Yeah, we know: seen this story before. And yet the suburbs keep growing.
But this series from Business Insider is more about how the suburbs are changing than how they’re dying – though some elements, like malls and golf courses – actually are.
Really, the story is this:
The line is blurring between city and suburb
Urban and suburban areas are becoming less distinguishable as modern populations value convenience and location over size.
The line between city and suburb has already started to blur, Fadi Masoud, an urban-planning professor at the University of Toronto who contributed to a forthcoming book called “Infinite Suburbia,” told Business Insider’s Leanna Garfield. …
Urban planners across America are rethinking how suburbs are designed. Towns like New Rochelle, a suburb of New York City, are evolving to focus less on space and possession and more on walkability and environmental impact.
McMansions are out
The cheaply constructed mansions of old are plummeting in value as homebuyers are more discerning.
In an article in August 2016, Bloomberg cited data from the real-estate site Trulia that showed that the premiums paid for McMansions have declined significantly in 85 of the country’s 100 biggest cities. …
Suburban malls are in crisis
As anchor-store behemoths like Macy’s, Sears, and JCPenney close hundreds of locations, the future of malls is in jeopardy.
The commercial real-estate firm CoStar estimates that nearly a quarter of malls in the US, or roughly 310 of the nation’s 1,300 shopping malls, are at high risk of losing an anchor store. …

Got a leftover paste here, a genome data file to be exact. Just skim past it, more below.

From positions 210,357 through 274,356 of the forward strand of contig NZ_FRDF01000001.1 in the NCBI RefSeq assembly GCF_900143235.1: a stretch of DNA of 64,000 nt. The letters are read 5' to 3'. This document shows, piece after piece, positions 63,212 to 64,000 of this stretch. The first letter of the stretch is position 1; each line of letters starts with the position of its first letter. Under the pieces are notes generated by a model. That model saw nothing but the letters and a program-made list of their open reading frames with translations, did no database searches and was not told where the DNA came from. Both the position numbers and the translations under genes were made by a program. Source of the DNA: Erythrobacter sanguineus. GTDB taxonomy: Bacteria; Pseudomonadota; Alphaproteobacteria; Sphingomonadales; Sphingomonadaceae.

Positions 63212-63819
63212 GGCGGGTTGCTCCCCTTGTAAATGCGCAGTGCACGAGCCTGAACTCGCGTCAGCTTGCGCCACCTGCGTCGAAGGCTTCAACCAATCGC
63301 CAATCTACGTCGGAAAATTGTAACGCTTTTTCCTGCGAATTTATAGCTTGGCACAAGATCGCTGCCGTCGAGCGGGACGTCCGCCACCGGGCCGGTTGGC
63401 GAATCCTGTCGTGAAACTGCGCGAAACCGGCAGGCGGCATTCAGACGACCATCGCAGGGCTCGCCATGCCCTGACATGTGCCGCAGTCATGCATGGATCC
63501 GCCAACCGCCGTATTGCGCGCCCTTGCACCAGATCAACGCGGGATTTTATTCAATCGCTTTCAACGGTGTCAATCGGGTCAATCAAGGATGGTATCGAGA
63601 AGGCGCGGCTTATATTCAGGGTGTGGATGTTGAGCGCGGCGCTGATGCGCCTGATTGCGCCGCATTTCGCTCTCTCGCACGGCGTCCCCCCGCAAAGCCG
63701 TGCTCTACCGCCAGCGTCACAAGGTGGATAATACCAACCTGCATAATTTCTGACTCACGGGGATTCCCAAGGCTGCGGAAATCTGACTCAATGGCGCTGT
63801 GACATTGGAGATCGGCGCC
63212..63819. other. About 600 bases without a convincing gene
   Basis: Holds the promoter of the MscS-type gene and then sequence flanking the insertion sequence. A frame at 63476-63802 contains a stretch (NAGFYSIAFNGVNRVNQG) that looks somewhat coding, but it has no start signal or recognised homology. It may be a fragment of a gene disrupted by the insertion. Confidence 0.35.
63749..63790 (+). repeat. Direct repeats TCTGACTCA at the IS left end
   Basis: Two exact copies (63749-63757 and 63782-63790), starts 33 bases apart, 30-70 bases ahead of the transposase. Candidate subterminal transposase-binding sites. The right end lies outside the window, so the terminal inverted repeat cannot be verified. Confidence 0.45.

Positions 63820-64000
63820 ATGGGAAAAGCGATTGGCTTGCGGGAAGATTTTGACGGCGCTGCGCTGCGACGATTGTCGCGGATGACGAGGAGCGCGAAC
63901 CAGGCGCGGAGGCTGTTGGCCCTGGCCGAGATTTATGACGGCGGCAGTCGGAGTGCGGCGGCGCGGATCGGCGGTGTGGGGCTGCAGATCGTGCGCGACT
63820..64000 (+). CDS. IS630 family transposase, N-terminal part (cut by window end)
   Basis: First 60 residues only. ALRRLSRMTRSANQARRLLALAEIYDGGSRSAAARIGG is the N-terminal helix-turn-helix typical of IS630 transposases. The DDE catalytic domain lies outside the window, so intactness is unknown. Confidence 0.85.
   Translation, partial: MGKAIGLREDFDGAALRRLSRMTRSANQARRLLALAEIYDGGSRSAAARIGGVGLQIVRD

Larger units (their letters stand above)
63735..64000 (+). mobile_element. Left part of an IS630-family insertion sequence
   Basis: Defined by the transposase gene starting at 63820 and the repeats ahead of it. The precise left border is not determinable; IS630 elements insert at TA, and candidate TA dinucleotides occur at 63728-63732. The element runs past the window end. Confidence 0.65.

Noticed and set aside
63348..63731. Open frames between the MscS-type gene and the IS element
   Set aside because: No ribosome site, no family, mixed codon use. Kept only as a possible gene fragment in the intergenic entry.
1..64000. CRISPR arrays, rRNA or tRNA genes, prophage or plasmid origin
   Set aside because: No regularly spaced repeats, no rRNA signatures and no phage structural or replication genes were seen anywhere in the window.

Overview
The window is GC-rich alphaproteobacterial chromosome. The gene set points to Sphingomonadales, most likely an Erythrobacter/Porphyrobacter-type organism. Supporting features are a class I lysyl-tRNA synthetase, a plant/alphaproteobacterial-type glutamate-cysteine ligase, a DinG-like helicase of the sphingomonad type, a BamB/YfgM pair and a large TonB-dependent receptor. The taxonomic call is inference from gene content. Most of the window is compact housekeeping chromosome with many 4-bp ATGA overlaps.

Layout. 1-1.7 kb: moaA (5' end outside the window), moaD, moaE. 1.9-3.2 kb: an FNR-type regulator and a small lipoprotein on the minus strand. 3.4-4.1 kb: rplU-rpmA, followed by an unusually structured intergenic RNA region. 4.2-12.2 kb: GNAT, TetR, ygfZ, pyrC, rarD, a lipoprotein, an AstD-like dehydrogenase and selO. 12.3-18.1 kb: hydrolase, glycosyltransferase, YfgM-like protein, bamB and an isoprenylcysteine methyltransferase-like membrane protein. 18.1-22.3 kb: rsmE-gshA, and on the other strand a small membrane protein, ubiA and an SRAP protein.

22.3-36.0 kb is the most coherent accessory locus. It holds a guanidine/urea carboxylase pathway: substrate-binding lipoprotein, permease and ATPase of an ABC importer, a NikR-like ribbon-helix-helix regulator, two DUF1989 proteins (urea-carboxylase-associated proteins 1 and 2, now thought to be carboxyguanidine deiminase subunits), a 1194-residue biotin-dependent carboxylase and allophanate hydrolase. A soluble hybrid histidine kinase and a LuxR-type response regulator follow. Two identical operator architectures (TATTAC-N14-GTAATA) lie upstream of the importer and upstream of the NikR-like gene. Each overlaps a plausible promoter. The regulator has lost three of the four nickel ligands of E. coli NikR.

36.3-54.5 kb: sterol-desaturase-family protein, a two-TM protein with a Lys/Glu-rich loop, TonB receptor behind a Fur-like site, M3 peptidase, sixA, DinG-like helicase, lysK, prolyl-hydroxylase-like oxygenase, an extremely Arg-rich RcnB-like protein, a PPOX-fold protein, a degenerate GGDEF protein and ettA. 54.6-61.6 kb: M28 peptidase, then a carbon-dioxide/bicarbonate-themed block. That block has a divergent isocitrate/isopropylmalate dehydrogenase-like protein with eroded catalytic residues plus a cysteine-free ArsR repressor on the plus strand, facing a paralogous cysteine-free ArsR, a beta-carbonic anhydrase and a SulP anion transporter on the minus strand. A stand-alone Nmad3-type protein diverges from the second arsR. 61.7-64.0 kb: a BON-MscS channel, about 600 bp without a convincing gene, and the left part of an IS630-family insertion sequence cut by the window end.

The roads that connect suburbs to city are falling apart
“In suburbs, the big challenge is repairing the existing highway system,” Christopher Leinberger, chair of the center for Real Estate and Urban Analysis at George Washington University, told Business Insider. “Ideally, there won’t be any new highway capacity built because we can’t afford to maintain what we have.” …
Golf courses are shutting down
Over 800 golf courses have shuttered across the US in the past decade, and data from the Sports & Fitness Industry Association has shown that millennials between the ages of 18 and 30 lack interest in playing the game.
Casual dining is in crisis
For many years, suburban residents sought the treat of going to casual-dining chains. But as more people choose to make their food at home, the restaurant industry is in crisis.
The weakest link in the industry was casual dining, which was the bottom performer in all but two months of the year. Most of these restaurants are in the suburbs.
Series starts here.